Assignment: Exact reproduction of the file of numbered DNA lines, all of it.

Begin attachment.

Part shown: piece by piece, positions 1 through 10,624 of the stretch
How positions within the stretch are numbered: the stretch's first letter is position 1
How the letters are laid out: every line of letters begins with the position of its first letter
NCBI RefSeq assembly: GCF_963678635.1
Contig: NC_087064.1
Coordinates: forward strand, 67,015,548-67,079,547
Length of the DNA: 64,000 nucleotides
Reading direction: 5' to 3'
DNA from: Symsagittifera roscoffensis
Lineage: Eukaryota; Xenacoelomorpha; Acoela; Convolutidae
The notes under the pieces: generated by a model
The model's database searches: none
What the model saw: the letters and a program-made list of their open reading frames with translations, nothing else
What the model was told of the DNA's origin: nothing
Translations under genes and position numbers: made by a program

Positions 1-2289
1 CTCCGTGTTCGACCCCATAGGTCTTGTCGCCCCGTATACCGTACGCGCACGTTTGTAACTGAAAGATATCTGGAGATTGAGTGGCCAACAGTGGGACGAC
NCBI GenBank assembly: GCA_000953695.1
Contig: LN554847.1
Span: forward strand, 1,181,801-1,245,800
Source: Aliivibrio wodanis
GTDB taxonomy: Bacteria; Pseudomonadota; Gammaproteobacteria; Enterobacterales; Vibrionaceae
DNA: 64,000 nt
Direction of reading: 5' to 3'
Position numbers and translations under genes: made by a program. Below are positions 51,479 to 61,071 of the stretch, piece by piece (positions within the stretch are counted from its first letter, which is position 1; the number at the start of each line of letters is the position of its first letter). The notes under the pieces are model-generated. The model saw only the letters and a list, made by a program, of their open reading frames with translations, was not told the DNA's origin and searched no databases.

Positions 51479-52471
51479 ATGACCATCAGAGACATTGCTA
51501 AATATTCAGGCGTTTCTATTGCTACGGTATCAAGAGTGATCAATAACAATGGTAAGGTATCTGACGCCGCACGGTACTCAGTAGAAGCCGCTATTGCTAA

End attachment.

Part shown: piece by piece, positions 1 through 10,624 of the stretch
How positions within the stretch are numbered: the stretch's first letter is position 1
How the letters are laid out: every line of letters begins with the position of its first letter
NCBI RefSeq assembly: GCF_963678635.1
Contig: NC_087064.1
Coordinates: forward strand, 67,015,548-67,079,547
Length of the DNA: 64,000 nucleotides
Reading direction: 5' to 3'
DNA from: Symsagittifera roscoffensis
Lineage: Eukaryota; Xenacoelomorpha; Acoela; Convolutidae
The notes under the pieces: generated by a model
The model's database searches: none
What the model saw: the letters and a program-made list of their open reading frames with translations, nothing else
What the model was told of the DNA's origin: nothing
Translations under genes and position numbers: made by a program

Positions 1-2289
1 CTCCGTGTTCGACCCCATAGGTCTTGTCGCCCCGTATACCGTACGCGCACGTTTGTAACTGAAAGATATCTGGAGATTGAGTGGCCAACAGTGGGACGAC
NCBI GenBank assembly: GCA_000953695.1
Contig: LN554847.1
Span: forward strand, 1,181,801-1,245,800
Source: Aliivibrio wodanis
GTDB taxonomy: Bacteria; Pseudomonadota; Gammaproteobacteria; Enterobacterales; Vibrionaceae
DNA: 64,000 nt
Direction of reading: 5' to 3'
Position numbers and translations under genes: made by a program. Below are positions 51,479 to 61,071 of the stretch, piece by piece (positions within the stretch are counted from its first letter, which is position 1; the number at the start of each line of letters is the position of its first letter). The notes under the pieces are model-generated. The model saw only the letters and a list, made by a program, of their open reading frames with translations, was not told the DNA's origin and searched no databases.

Positions 51479-52471
51479 ATGACCATCAGAGACATTGCTA
51501 AATATTCAGGCGTTTCTATTGCTACGGTATCAAGAGTGATCAATAACAATGGTAAGGTATCTGACGCCGCACGGTACTCAGTAGAAGCCGCTATTGCTAA